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2 Homeland Security Forum Responses
1. With the dissolution of the Soviet Union, there was a flood of weapons on the world stage. Russia began research and development in the 1960's to miniaturize their nuclear weapons. With the Soviet Union dissolving a lot of these "suitcase" nukes were unaccounted for. Per Quora.com, "The possibly missing suitcase nukes were particularly troubling. They were small (30 - 50 kilograms), easily portable, had a yield of half a kiloton to 2 kilotons and lacked the safeguards to prevent accidental or unauthorized detonation that other Russian nuclear weapons had. Who controlled the weapons was also troubling: they were variously described as being controlled by Soviet Special Forces or the KGB. (Warinner , 2012)" The article later mentions that, "Loose Russian nukes are not really the big worry of governments now; nuclear materials like plutonium, enriched uranium and other radioactive materials are more worrying. (Warinner, 2012)." This is concerning in relation to North Korea. It is not a secret that North Korea and the former Soviet Union have had a relationship and that the Soviet Union has been supportive of the efforts of North Korean leadership...the big question is how supportive have they been and how much/if any nuclear material/assets have been provided to North Korea.
North Korea was always rattling their saber to demonstrate their power, but with their lack of resources, and know how, it's hard to say how viable the threat is from them. Terrorist on the other hand are a wild card. As mentioned earlier, there are concerns with a terrorist organization getting ahold of nuclear material, but I feel that it would be used in an RDD rather than a full up, viable nuclear weapon. The footprint that this process would create would be extremely difficult to conceal and carry out. In our reading in discusses the "small" (one to four kilograms (FAS n.d)) amount of radioactive material necessary to manufacture a nuclear weapon, but this is still fissile material, and not something that can be kept concealed very easily.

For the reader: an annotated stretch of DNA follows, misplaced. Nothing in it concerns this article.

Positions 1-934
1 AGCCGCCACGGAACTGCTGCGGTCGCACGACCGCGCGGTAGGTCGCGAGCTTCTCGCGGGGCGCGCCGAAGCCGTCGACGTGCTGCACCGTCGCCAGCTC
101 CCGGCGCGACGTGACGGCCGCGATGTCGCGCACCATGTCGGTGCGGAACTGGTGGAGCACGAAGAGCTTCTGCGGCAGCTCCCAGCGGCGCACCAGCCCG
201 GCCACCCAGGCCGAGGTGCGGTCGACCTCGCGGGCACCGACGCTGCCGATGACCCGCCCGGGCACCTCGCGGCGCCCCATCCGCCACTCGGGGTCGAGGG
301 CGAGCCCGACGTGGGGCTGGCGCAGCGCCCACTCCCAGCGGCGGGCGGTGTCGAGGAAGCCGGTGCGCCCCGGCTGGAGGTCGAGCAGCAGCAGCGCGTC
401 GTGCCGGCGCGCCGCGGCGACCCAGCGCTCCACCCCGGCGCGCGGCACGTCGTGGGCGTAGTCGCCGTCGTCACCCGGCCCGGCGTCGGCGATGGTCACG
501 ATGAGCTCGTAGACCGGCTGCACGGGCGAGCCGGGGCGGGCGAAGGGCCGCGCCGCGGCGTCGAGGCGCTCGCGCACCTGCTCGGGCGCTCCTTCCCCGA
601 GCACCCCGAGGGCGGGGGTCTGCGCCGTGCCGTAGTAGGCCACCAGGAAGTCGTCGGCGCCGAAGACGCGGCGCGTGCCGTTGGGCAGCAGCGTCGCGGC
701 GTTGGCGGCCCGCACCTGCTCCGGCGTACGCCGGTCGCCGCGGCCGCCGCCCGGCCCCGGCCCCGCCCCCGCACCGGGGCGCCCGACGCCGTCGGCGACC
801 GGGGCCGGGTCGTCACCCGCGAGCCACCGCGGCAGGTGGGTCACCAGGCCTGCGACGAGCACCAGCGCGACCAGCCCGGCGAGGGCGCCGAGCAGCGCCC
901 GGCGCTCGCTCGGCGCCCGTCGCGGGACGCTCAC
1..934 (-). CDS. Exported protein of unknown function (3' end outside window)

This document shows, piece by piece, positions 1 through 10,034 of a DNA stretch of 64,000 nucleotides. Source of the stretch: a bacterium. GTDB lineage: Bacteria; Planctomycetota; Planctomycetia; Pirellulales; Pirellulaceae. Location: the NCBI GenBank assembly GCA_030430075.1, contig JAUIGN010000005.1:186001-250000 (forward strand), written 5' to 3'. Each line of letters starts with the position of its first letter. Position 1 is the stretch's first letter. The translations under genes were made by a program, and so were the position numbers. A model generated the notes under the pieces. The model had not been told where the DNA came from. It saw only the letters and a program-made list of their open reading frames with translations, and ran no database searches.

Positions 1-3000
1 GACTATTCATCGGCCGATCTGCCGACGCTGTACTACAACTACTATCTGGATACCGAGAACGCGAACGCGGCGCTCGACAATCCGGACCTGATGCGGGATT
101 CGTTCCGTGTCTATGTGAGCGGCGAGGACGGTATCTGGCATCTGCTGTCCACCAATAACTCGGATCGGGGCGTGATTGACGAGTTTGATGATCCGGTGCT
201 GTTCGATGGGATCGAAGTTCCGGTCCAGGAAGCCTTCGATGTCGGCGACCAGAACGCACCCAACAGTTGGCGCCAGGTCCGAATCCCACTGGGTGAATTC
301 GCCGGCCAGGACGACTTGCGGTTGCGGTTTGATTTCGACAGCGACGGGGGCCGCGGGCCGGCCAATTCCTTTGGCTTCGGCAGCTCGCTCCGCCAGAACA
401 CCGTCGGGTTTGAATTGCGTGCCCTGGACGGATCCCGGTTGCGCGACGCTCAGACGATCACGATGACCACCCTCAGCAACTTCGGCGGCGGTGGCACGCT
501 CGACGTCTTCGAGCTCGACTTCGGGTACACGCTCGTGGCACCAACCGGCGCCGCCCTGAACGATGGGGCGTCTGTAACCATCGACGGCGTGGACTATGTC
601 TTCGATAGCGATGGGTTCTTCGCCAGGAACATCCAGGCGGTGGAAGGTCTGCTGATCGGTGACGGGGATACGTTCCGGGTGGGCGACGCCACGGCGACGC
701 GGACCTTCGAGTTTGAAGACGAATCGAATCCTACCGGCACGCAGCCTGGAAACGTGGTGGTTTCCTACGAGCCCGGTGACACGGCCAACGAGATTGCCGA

In conclusion, seeing the difficulties that North Korea has faced in developing their nuclear weapons program, I feel that a viable nuclear weapon isn't as attractive to a terrorist organization as an RDD would be.
Warinner, A. (Sep 2012) How many nuclear weapons were unaccounted for after the collapse of the Soviet Union? Retrieved from: https://www.quora.com/How-many-nuclear-weapons-were-unaccounted-for-after-the-collapse-of-the-Soviet-Union
FAS (n.d.) Nuclear Weapon Design. Retrieved from: http://www.fas.org/nuke/intro/nuke/design.htm
2. Based on the articles assigned this week, the current threat of nuclear weapons being acquired and used in a terrorist attack is low for several reasons. The Department of Defense defines a nuclear weapon as "a complete assembly (i.e., implosion type, gun type, or thermonuclear type), in its intended ultimate configuration which, upon completion of the prescribed arming, fusing, and firing sequence, is capable of producing the intended nuclear reaction and release of energy." (Joint Publication 3-11)
Nuclear weapons and material are very hard to acquire and have intense security. Although more countries around the world continue to develop their own nuclear weapon capabilities, it is very unlikely for a country to give nuclear weapons or materials to a terrorist organization. To give a terrorist organization nuclear capabilities is not only very dangerous because terrorists do not abide by any laws or treaties, but is also likely to force a war with opposing countries. There are signed treaties that prevent nuclear proliferation and testing.
The United States has so many different organizations within the Intelligence Community, such as the Federal Bureau of Investigation and the Department of Energy that have dedicated units both home and overseas locking down and securing nuclear materials. The United States has an overall mindset, that if we possess nuclear weapons there is a chance that a terrorist organization can too. This is in large due to the rhetoric of our policy makers and media. Although they are trying to take preventive measures, they make terrorist organizations seem more deadly than what they truly are. If everything is a threat, then nothing is a threat.
I think that terrorist trying to achieve nuclear weapons is too hard and is not cost effective. Take for example DAESH right now. They can barely hold their stronghold of Mosul, Iraq and for them to effectively provide logistics, finances and the manpower needed to acquire and build a nuclear weapon is unlikely. They are going to resort to improvised explosive devices (IEDs), vehicle-borne IEDs (VBIEDs), small arms fire and tunnels to continue their operations.
Huessy, P. (2013). Nuclear Zero: World Peace or World Chaos. Family Security Matters, 8.
Wilner, A. S. (2012). Apocalypse Soon? Deterring Nuclear Iran and its Terrorist. Proxies. Comparative Strategy, 31 (1)